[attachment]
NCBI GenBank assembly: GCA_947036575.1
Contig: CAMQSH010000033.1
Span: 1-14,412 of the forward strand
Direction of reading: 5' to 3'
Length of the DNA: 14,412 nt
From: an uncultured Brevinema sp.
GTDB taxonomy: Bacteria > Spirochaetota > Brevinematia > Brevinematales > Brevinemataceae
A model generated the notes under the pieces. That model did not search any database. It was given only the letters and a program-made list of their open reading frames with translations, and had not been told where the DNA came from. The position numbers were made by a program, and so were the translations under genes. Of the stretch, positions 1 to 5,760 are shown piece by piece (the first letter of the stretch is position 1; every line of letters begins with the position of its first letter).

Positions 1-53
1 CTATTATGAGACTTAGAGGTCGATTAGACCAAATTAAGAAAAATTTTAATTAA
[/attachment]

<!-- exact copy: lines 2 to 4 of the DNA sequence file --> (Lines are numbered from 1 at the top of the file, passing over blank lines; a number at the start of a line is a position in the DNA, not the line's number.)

Contig: CAMQSH010000033.1
Span: 1-14,412 of the forward strand
Direction of reading: 5' to 3'